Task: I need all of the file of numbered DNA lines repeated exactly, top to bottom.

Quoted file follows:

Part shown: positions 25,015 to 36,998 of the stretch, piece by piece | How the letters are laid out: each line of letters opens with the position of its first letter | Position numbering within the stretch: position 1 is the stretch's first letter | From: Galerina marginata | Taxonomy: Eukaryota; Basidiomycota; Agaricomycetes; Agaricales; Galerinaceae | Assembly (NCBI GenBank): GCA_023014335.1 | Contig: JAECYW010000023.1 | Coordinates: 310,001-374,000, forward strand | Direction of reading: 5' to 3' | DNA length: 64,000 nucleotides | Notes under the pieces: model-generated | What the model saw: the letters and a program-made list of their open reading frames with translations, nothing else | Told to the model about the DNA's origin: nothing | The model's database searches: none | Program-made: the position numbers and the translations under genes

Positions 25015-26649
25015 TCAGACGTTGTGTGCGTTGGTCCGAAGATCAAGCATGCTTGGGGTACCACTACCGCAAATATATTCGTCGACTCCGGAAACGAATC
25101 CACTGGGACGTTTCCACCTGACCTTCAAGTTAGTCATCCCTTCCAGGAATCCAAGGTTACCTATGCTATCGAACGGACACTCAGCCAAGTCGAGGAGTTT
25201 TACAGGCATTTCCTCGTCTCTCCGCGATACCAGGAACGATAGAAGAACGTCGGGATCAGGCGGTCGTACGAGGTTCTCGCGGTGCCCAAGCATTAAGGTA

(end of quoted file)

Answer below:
Part shown: positions 25,015 to 36,998 of the stretch, piece by piece | How the letters are laid out: each line of letters opens with the position of its first letter | Position numbering within the stretch: position 1 is the stretch's first letter | From: Galerina marginata | Taxonomy: Eukaryota; Basidiomycota; Agaricomycetes; Agaricales; Galerinaceae | Assembly (NCBI GenBank): GCA_023014335.1 | Contig: JAECYW010000023.1 | Coordinates: 310,001-374,000, forward strand | Direction of reading: 5' to 3' | DNA length: 64,000 nucleotides | Notes under the pieces: model-generated | What the model saw: the letters and a program-made list of their open reading frames with translations, nothing else | Told to the model about the DNA's origin: nothing | The model's database searches: none | Program-made: the position numbers and the translations under genes

Positions 25015-26649
25015 TCAGACGTTGTGTGCGTTGGTCCGAAGATCAAGCATGCTTGGGGTACCACTACCGCAAATATATTCGTCGACTCCGGAAACGAATC
25101 CACTGGGACGTTTCCACCTGACCTTCAAGTTAGTCATCCCTTCCAGGAATCCAAGGTTACCTATGCTATCGAACGGACACTCAGCCAAGTCGAGGAGTTT
25201 TACAGGCATTTCCTCGTCTCTCCGCGATACCAGGAACGATAGAAGAACGTCGGGATCAGGCGGTCGTACGAGGTTCTCGCGGTGCCCAAGCATTAAGGTA